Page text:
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Separate, not equal

Orlando's same-sex couples celebrate the city's new domestic-partnership registry, but a fumble by Orange County Mayor Teresa Jacobs dampens the mood

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“Sources close to Mayor Jacobs have communicated that the domestic-partner registry is resonating with her a little differently,” Equality Florida’s Saunders said on Jan. 3. “I think our strategy is to aggressively communicate with Mayor Jacobs and the county about specific people and specific needs.”

So far, that strategy isn’t working. At a hastily assembled Jan. 9 press conference, Jacobs all but abandoned the idea that she would go through with a registry at the county level. Instead, she said that to some degree people’s fears were misguided, that the resources they would need to ensure hospital visitation already exist in law. If hospitals don’t honor those wishes, it’s up to citizens to sue. Also, Jacobs was reluctant to assign domestic-partner registries because she doesn’t think that such designations should require a shared domicile. In effect, she wants to remove gay from the equation, make it a “human rights issue.” Jacobs hopes to have the required form – or beneficiary agreement – online at the county’s website within the next few months.

“When the comptroller and I met a week or two ago … some of the concerns I had, what I was hearing about was us creating a database, me having a government employee making sure they don’t lose a record somewhere down the road, and a huge liability – not financial, but moral liability,” Jacobs says. “And when I sat down to talk to [Orange County Comptroller] Martha Haynie, I suddenly realized that this could be a much simpler issue than I could have imagined.”

That “moral liability” has become the focus of gay activists’ ire. Last summer, at the first mention of a county domestic-partnership registry, Florida Family Policy Council leader John Stemberger issued testimony in opposition that sounded very similar to what Jacobs is now promoting. When reached by email for this story, Stemberger had apparently changed his tune, saying that his group “will not oppose a domestic-partner registry which does not create a new protected class and is available to all persons.” Gay activists are now accusing Jacobs of enacting The Stemberger Plan: a beneficiary agreement without any institutional or enforceable codification of same-sex relationships.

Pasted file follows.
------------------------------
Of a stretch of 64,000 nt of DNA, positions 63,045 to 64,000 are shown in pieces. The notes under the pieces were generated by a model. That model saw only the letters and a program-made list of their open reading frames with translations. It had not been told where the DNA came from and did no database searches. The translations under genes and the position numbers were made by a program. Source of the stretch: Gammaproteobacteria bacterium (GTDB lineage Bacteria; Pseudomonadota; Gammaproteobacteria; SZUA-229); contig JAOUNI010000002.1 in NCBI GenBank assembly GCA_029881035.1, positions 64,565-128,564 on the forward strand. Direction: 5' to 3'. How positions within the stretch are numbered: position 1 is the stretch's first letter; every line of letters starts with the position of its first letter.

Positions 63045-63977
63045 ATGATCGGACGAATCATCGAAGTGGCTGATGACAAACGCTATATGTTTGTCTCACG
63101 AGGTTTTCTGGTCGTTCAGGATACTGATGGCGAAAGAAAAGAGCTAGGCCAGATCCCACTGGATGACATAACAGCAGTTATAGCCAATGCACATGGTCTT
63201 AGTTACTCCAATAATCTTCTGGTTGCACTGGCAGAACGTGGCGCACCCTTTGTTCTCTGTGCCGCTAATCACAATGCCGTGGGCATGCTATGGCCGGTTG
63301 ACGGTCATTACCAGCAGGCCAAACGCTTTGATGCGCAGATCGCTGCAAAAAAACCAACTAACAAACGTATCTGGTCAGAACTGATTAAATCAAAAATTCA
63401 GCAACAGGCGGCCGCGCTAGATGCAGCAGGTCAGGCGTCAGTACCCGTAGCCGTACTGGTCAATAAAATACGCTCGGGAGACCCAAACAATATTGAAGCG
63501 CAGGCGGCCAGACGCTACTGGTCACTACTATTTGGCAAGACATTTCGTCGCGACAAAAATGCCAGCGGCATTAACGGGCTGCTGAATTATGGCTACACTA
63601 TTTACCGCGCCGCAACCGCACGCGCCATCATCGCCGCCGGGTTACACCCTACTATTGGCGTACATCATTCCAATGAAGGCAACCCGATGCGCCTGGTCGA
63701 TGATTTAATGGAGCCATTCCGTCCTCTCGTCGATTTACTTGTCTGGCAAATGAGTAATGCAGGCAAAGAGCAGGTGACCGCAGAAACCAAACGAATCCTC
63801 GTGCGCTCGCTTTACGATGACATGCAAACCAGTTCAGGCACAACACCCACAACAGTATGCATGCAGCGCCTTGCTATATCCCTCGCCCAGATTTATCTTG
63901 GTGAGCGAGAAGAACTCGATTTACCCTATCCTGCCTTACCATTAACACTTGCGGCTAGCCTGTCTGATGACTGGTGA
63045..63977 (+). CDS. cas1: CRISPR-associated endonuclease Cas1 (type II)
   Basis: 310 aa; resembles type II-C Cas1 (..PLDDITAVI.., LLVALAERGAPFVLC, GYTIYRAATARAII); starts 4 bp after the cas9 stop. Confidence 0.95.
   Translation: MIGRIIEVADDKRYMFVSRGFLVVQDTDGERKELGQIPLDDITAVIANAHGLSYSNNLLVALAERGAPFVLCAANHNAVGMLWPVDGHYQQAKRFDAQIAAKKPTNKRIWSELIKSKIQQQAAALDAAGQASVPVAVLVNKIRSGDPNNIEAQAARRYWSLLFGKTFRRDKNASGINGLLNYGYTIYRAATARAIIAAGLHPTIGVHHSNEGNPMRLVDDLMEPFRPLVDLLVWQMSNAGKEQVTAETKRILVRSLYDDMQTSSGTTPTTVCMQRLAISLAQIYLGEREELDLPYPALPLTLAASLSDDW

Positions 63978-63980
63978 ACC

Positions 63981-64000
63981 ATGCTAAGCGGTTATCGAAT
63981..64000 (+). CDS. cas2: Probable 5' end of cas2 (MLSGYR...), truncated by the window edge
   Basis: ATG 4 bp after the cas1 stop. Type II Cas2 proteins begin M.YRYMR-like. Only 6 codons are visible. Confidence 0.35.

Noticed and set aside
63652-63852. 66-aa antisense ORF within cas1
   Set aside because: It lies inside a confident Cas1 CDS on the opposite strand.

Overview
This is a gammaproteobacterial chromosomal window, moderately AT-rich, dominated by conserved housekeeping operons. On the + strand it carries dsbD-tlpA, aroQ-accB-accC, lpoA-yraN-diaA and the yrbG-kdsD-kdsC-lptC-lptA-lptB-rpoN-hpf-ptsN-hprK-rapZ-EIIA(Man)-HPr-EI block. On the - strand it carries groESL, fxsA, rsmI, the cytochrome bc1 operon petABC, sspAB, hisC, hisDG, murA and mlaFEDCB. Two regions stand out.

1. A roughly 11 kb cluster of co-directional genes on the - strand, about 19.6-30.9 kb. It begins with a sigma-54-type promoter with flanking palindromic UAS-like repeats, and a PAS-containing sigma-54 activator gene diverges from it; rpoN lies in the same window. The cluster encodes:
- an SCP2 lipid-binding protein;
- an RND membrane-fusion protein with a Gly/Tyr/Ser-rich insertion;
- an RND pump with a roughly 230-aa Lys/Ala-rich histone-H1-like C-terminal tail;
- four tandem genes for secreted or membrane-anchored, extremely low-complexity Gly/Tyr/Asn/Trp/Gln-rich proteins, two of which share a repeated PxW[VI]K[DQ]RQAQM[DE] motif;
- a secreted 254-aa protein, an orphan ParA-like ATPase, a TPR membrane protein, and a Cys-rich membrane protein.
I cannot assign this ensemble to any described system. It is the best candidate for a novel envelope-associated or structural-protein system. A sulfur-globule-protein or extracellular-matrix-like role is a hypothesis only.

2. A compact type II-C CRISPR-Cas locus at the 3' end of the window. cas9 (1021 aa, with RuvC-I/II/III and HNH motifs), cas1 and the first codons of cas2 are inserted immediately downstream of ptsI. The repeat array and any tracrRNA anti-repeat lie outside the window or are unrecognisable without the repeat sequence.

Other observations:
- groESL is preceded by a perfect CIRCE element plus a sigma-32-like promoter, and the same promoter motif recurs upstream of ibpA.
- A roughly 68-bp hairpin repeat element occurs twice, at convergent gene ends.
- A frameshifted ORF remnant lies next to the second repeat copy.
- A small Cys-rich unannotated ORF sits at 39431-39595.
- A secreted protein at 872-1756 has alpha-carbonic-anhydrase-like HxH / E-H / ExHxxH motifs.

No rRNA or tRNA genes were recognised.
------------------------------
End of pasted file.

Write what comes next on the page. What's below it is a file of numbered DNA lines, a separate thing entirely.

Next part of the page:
It’s worth noting that at the Dec. 12 Orlando City Council meeting, at which the city’s domestic-partnership registry was ratified, Orange County Comptroller Haynie (a Republican) was present to vocalize “support.” She also made an appearance at the afterparty at Hamburger Mary’s and has publicly said that she would like to see the county’s registry handled through her office. Also, in the Sentinel report, Assistant County Attorney Peter Lichtman is quoted as saying federal regulations “have gaps that still leave people vulnerable,” and a registry “would solve the problem of ‘proof’ of a relationship” in legal circumstances. When Orlando Weekly first reached out to Lichtman in October, he was forthcoming in saying that the county’s approval was virtually an assumed eventuality. Lichtman, after all, worked with Broward County on its domestic-partnership registry and agreed to speak with the Weekly further on the issue locally, as well as on his success in Broward. When reached by phone on Jan. 3, Lichtman was unable to comment on anything with regard to either registry. County spokesman Steve Triggs at first downplayed the rift saying that nothing had changed and everything was still on schedule. Now, it appears, he was wrong.

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